WELLESLEY, Massachusetts (Reuters) - The sign outside St. James Church in the affluent Boston suburb of Wellesley sums up Catholicism’s deepening struggles in the United States.
“Still searching for a priest,” it reads. Another sign affixed to its thick doors pleads: “Save St. James.”
Facing dwindling congregations, shifting demographics and a drain on cash from settling sexual abuse lawsuits, Roman Catholic churches are shuttering at a quickening pace in a traditional stronghold, the U.S. Northeast.
The trend underscores a growing problem facing the U.S. Catholic church: too many parishes in the Northeast and not enough for growing Hispanic populations in the Southwest.
In Massachusetts, the Diocese of Worcester — which covers New England’s second-largest city — shut five parishes in July. The neighboring Diocese of Springfield said in August it would shut 10 more parishes and nine buildings by January 1.
Camden Diocese in New Jersey said in April it would close nearly half of its 124 churches within two years. Dozens of parishes in New York state are being shut.
Bishops cite a number of reasons — from rising heating costs to aging priests and the steady decline of the Irish and Italian immigrants who transformed Boston from overwhelmingly Protestant to largely Catholic in the mid 19th Century. Today, Mexicans are the top immigrant group in the United States, bringing an influx of Catholics to the Southwest.
“Our present infrastructure isn’t sustainable,” said Msgr. John J. Bonzagni, director of pastoral planning at the Diocese of Springfield, which expects to have 25 fewer priests in just seven years.
The trend also suggests that scars from the six-year-old clergy abuse scandal may be deepening rather than fading.
The scandal has cost U.S. Catholic archdioceses $2 billion, and it is not over. In May, a former altar boy who accused a priest of molesting him 30 years ago won an $8.7 million jury verdict against Vermont’s Diocese of Burlington. A judge put a $10 million lien on the diocese’s headquarters.
More than 850 parishes nationwide have shut since 1995 — the majority since 2000, according to figures compiled by the Center for Applied Research in the Apostolate (CARA) at Georgetown University, a Catholic university in Washington.
The sign outside St. James Church in Wellesley, a suburb 12 miles west of Boston, reflects an extreme case.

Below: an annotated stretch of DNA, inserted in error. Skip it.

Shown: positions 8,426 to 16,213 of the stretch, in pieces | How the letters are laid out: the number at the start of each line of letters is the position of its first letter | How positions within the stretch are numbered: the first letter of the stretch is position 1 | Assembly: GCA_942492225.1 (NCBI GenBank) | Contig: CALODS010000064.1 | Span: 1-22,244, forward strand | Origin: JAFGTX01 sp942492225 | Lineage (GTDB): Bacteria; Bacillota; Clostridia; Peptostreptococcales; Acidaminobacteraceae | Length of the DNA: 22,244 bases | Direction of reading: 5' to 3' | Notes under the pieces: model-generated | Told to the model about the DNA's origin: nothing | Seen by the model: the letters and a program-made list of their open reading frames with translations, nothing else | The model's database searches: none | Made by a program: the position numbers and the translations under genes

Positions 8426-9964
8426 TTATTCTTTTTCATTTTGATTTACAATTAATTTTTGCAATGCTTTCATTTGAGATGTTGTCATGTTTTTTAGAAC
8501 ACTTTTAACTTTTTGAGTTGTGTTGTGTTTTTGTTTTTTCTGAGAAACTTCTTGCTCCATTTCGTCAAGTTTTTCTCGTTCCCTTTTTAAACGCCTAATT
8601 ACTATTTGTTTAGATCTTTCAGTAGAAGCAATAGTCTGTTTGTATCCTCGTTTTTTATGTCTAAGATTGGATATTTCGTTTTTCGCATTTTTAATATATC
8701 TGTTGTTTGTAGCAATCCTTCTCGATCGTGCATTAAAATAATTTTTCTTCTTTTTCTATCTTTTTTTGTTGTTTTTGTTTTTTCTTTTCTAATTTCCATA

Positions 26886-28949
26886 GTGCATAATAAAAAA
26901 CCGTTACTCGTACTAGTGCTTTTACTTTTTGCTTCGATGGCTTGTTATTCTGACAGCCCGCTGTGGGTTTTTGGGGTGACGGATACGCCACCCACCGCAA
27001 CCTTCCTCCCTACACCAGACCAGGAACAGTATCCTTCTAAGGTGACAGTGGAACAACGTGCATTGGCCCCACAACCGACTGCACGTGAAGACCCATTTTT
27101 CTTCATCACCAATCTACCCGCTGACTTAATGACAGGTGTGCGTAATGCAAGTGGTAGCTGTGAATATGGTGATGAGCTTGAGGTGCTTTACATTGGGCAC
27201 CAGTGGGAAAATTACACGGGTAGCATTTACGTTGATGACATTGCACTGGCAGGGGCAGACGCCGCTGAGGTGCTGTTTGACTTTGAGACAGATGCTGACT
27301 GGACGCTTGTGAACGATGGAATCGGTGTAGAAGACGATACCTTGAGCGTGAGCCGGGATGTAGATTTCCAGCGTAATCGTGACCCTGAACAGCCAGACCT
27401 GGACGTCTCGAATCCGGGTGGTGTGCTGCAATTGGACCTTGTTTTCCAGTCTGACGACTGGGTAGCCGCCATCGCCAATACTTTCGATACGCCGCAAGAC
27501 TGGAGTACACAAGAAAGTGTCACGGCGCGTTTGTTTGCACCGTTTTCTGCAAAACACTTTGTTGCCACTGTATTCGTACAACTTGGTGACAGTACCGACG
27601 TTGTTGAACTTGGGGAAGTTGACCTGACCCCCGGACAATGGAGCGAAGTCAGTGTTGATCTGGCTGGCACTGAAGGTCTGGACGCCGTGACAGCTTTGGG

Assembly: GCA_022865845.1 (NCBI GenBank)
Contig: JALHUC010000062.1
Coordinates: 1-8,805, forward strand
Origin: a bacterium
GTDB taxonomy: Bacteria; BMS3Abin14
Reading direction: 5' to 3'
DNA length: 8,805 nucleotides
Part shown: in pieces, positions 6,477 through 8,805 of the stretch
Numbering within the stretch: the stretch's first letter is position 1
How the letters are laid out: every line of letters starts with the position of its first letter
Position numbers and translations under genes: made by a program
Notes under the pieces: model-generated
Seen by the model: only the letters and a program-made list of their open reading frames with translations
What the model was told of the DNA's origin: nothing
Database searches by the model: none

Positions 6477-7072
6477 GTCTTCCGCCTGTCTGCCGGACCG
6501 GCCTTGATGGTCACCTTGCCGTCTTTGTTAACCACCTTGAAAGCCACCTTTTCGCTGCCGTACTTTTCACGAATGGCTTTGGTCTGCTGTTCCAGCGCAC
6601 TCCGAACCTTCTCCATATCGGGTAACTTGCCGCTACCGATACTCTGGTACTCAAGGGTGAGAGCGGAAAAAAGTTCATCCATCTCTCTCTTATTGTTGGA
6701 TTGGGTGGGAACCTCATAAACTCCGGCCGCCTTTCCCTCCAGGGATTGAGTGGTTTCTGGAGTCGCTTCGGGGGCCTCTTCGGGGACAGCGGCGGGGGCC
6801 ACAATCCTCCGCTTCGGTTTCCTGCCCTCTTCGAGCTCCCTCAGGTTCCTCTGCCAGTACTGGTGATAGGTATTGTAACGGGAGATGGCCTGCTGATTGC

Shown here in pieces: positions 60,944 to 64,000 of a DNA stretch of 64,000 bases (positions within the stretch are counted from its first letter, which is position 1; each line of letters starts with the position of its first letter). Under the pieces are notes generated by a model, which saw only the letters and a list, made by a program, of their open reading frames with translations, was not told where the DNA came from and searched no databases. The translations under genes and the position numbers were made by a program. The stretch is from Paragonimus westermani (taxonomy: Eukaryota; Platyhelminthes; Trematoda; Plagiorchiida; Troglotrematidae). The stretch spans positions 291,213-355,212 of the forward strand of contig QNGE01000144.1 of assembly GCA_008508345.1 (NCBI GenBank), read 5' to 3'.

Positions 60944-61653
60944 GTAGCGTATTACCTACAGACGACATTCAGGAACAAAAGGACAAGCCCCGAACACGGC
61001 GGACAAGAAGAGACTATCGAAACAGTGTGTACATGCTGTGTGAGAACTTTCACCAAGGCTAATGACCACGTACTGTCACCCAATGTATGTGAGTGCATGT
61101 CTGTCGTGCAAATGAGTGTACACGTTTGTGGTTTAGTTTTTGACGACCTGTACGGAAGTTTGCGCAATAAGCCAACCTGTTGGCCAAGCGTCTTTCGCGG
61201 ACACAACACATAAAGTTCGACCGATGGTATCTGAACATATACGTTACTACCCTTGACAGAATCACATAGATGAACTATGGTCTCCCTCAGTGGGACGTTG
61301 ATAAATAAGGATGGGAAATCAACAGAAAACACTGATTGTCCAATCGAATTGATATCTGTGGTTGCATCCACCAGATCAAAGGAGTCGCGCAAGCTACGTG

St. James was one of more than 60 parishes shut by the Archdiocese of Boston in a reorganization that began in 2004, two years after many U.S. bishops were found to have moved priests known to have abused minors to new parishes instead of defrocking them or reporting them to authorities.
But many of its parishioners refuse to leave. Each Sunday, about two dozen gather in its half-century-old pews for services led by lay people, praying for the arrival of a priest who can convince the archdiocese to keep the church open.
“We don’t intend to leave it,” said Joe Elliott, an 81-year-old retiree who takes turns with other parishioners occupying the church by sleeping on a cot in the back office of the building. “They want us out of here so they can take the church and dispose of it. But we’re not leaving.”
Elliott, who remembers having difficulty finding a seat for Sunday mass at St. James in the 1960s, is typical of the state’s demographic, which is now growing slower and aging faster than the national average.
While Catholics remain the nation’s second-biggest religious group with about 22 percent of the population, a figure roughly unchanged since 1965 thanks to an influx of Hispanics, many dioceses are struggling to find priests.
Of the nation’s 18,479 parishes in 2008, 3,141 were without resident pastors, while the 480 priests ordained in 2008 is less than half the number of new priests in 1965.
Nowhere is this being felt more than in the Northeast.
“For years, the Northeast has been priest-rich compared to the other parts of the country. Now they are starting to feel it as well,” said Chuck Zech, a professor at Villanova University who studies finances in the U.S. Catholic Church.
In 1950, 46 percent of all Catholics in the United States were in the Northeast. By 2007, that was down to 31 percent. Almost half of all Catholics are now in the South and West, compared to 25 percent in 1950.
“There are more Catholics in the country but they are not necessarily in places where the churches are — a lot of them are in the Southwest and California and so on,” said Zech.
The trend also has wider implications for the U.S. Catholic church, which has had its financial and demographic base in the Northeast for generations.
“Some of the rise in population is among groups who are historically low givers. They can’t afford or don’t see the need to support their church financially,” Zech said.
And scholars point to subtle but significant changes in the voting patterns of Catholics, who make up roughly a quarter of the U.S. electorate. Hispanic Catholics, who tend to vote Democratic, are growing. White Catholics, who tend to favor Republicans, are on the decline.
“There is a shift that is taking place,” said Greg Smith, research fellow at the Pew Forum on Religion & Public Life. “Catholics have become a swing vote. In any particular election, they really could go in either direction.”
Elliott, camped out at St. James Church near Boston, recognizes that the odds are against him and others trying to keep it open.
The state’s highest court ruled in 2007 that the Archdiocese had a constitutional right to shutter the parish, while the parishioners have appealed to the Apostolic Signatura, a tribunal in the Vatican.
“We don’t have the numbers but the group that is still here is tenacious in their faith,” Elliott said.
Reporting by Jason Szep; Editing by Eddie Evans